Marc Brownstein of The Disco Biscuits and Alicia Karlin of AEG Presents have announced a new venture called Live Lesson Masters, an online program designed to connect musicians, fans, and more during the COVID-19 pandemic.The pairing of the Disco Biscuits bassist and Vice President of Global Touring and Talent at AEG is the latest spark of entrepreneurial ingenuity to emerge from the crisis facing the live entertainment industry as the novel coronavirus spreads around the world. As a touring musician, Brownstein had his entire calendar cleared as gigs were canceled across the country and Karlin’s entire position has been put in jeopardy as there are no tours to manage nor talent to supervise.Related: Brian May Offers “Bohemian Rhapsody” Guitar Solo Tutorial Via Instagram Live [Watch] Brownstein, like many musicians, recently began teaching online music classes. Eventually, he encountered inherent problems with attempting to teach dozens of different people around the country of varying skill levels, all with different schedules.“We wanted to provide a seamless platform for musicians and instructors to interface directly with the people,” Brownstein said. “With the industry grinding to a halt, musicians across the country are eager to find new ways to connect with their fans. I have personally booked over 20 lessons with my fans in the first week of the quarantine, and immediately realized how exciting this opportunity could be for both the fans and my fellow musicians.”Karlin saw the potential in Brownstein’s idea to not only provide a service to fans and keep musicians afloat during uncertain times, but also as a way to foster a real connection between fans and bands at a time when the gap between the stage and the stands has never been further.“In a world where artists and fans are accustomed to using social media as the hub for their communities, Live Lesson Masters’ unique one-on-one offerings take the possibilities of connection much further,” Karlin said. “Right now, we are all feeling anxious about the current state of things. We hope Live Lesson Masters creates a space where engagement happens, and where people can use this time to further their own creative pursuits and leave their troubles at the door for a while.”Live Lesson Masters features classes from over 20 different instructors including all four members of The Disco Biscuits, as well as members of Umphrey’s McGee, Lotus, STS9, Trey Anastasio Band, Ghost Light, Joe Russo’s Almost Dead, and many more. The classes aren’t just limited to music either, as the service also offers courses in yoga and cooking. The organization is also committed to helping musicians affected by the spread of COVID-19, and has pledged to donate a portion of the proceeds to organizations that offer relief to musicians and touring personnel in need.The website allows users to schedule a lesson, ranging from 40–60 minutes, at the time of their choice with a given musician for a nominal fee. Some musicians have also included the option to just “chill”, rather than providing actual instruction, allowing fans to spend quality time with some of their favorite artists. This new service joins other recently-announced online instruction programs from bands including Lettuce and Snarky Puppy.Head to the Live Lesson Masters website for a complete list of course offerings, and see a full list of instructors below.Live Lesson Masters InstructorsAlana Rocklin STS9Allen Aucoin The Disco BiscuitsAndy Frasco Andy Frasco & The U.N.Aree Khodai Yoga – Arees ArmyAron Magner The Disco BiscuitsBrendan Bayliss Umphrey’s McGeeDanny Mayer Eric Krasno Band / Star KitchenDavid Phipps STS9Deb Brownstein YogaHannah Muse YogaHolly Bowling Ghost LightJames Casey Trey Anastasio BandJoel Cummins Umphrey’s McGeeJon Barber The Disco BiscuitsKam Franklin The SuffersLindsay Lou Lindsay LouMarc Brownstein The Disco BiscuitsMelissa Harrison ChefMike Greenfield LotusRobert Randolph Robert RandolphRobert Walter The Greyboy AllstarsRyan Stasik Umphrey’s McGeeTom Hamilton Ghost Light / Joe Russo’s Almost DeadView Instructors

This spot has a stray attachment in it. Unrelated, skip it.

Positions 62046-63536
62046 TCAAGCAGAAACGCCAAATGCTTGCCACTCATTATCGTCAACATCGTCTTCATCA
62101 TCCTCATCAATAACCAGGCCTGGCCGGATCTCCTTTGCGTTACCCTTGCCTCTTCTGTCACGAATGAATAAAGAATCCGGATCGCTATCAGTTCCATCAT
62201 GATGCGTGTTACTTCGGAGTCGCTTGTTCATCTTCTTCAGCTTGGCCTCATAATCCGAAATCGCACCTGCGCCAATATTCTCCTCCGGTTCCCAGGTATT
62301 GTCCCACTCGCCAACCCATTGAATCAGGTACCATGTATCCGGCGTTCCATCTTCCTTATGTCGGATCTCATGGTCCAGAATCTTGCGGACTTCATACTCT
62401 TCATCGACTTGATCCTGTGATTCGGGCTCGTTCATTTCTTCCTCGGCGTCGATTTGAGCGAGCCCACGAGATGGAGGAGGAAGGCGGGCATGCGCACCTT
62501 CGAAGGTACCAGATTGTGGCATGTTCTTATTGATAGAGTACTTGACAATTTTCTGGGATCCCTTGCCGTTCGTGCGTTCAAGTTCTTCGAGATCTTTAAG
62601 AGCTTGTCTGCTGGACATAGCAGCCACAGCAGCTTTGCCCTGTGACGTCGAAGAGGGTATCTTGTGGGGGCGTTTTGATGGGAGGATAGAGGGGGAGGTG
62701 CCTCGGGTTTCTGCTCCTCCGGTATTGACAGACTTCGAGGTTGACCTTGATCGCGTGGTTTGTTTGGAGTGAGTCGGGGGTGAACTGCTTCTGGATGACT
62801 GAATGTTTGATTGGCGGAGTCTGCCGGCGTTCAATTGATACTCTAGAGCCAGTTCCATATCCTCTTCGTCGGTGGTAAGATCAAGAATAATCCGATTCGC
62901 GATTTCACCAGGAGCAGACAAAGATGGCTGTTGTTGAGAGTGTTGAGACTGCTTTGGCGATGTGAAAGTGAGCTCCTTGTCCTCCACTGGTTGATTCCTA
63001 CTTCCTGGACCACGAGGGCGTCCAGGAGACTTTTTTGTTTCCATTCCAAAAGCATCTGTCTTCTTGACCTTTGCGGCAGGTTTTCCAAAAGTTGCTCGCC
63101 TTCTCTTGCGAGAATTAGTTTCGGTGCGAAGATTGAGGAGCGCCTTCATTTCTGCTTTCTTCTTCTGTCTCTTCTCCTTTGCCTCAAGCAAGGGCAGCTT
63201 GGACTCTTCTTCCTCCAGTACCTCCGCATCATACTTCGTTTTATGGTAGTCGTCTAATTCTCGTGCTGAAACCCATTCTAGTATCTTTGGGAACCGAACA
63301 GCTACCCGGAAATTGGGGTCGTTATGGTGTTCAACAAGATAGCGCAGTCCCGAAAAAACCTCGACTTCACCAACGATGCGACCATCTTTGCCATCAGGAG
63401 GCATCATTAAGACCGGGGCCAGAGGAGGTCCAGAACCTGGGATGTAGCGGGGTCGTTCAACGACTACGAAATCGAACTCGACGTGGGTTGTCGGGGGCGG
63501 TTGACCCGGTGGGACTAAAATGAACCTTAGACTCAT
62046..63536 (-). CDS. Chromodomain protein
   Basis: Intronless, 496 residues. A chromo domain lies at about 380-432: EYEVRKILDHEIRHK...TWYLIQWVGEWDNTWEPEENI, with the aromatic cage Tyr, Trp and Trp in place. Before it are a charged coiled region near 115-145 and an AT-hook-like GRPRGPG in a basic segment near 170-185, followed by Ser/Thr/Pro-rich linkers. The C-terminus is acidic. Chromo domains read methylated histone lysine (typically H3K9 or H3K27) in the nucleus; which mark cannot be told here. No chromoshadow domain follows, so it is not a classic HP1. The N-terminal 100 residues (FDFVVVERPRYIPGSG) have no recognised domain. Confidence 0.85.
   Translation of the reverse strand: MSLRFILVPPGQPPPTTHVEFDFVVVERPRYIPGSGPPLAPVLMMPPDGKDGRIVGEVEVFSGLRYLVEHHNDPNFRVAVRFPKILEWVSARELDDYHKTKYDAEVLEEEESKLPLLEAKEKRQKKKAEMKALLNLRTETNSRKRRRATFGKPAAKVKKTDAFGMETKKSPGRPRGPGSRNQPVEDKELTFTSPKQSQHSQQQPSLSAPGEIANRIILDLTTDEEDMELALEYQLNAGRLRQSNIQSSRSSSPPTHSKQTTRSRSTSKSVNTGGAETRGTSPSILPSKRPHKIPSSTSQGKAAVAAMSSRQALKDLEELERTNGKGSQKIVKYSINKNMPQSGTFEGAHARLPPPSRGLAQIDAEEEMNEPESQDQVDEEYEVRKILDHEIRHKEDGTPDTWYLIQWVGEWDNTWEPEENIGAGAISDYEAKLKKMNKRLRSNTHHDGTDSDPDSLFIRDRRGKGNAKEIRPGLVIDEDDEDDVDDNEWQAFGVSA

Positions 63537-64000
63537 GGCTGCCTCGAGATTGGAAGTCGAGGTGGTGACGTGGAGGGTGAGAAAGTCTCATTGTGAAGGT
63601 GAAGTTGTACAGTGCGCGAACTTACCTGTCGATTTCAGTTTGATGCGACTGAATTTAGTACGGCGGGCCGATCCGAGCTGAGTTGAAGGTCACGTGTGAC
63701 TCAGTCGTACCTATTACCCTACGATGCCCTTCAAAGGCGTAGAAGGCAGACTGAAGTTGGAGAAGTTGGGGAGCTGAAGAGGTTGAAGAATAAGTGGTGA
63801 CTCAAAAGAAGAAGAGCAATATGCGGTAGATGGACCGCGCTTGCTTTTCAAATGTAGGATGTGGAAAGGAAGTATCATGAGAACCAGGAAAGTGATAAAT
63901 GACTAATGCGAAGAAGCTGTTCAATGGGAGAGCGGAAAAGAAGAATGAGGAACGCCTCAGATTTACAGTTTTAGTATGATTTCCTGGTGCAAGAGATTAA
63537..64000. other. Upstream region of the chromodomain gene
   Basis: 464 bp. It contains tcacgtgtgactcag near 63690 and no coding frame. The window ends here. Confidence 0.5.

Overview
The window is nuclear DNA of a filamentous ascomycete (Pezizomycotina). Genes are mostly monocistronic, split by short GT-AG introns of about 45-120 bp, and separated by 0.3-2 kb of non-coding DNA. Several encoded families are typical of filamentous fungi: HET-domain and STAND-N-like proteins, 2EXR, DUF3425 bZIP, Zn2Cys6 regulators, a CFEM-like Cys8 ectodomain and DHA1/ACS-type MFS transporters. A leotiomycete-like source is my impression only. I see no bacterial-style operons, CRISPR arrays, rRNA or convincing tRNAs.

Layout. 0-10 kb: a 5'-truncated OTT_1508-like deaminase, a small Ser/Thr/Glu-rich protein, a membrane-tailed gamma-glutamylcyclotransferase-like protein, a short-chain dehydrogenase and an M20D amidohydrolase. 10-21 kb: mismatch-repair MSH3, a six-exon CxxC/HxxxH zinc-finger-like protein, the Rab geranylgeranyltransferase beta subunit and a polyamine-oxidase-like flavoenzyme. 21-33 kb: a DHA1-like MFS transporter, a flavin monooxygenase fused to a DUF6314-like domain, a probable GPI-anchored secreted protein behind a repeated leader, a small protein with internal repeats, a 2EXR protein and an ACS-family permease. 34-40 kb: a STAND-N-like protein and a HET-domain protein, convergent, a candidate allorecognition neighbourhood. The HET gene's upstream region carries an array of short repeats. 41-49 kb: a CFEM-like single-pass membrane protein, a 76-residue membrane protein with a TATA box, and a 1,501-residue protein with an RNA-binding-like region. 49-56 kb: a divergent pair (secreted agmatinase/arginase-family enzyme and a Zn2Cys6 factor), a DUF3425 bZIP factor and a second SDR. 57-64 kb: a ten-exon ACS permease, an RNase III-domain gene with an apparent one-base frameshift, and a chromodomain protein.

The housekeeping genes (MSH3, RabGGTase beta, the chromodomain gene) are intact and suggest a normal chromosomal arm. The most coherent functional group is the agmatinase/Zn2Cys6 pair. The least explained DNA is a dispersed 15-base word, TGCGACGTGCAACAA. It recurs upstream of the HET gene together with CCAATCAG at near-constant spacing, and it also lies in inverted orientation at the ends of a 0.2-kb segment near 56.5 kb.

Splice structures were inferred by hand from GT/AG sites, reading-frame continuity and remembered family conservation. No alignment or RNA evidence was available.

Last Updated: 24th April, 2020 11:03 IST Vikings Draft LSU Wide Receiver Justin Jefferson At No. 22 The Minnesota Vikings chose LSU wide receiver Justin Jefferson with the 22nd pick in the first round of the NFL draft, with another selection in the queue on Thursday night waiting at No. 25. Written By FOLLOW US First Published: 24th April, 2020 11:03 IST WATCH US LIVE The Minnesota Vikings chose LSU wide receiver Justin Jefferson with the 22nd pick in the first round of the NFL draft, with another selection in the queue on Thursday night waiting at No. 25.The 22nd pick came from Buffalo as part of theJefferson, a late bloomer who played primarily in the slot while helping Tigers quarterback Joe Burrow win the Heisman Trophy for the national champions, set the program record with 111 receptions as a junior in 2019. Jefferson will join Adam Thielen and Tajae Sharpe as the top down-field options for quarterback Kirk Cousins.The last time the Vikings made multiple picks in the first round was 2014, their first draft under coach Mike Zimmer when linebacker Anthony Barr was selected ninth and quarterback Teddy Bridgewater was taken at No. 32.This is the 10th draft for general manager Rick Spielman with full authority over the roster, his 14th overall with Minnesota. This will be a pivotal draft for Zimmer and Spielman, both of whom have entered the final year of their contract and yet to receive an extension. The Vikings have made the playoffs three of the last five seasons, but the 2017 team that reached the NFC championship game has so far been the pinnacle.The virus outbreak that shuttered all NFL facilities forced team officials to sequester in their homes for this SUBSCRIBE TO US Associated Press Television News LIVE TV COMMENT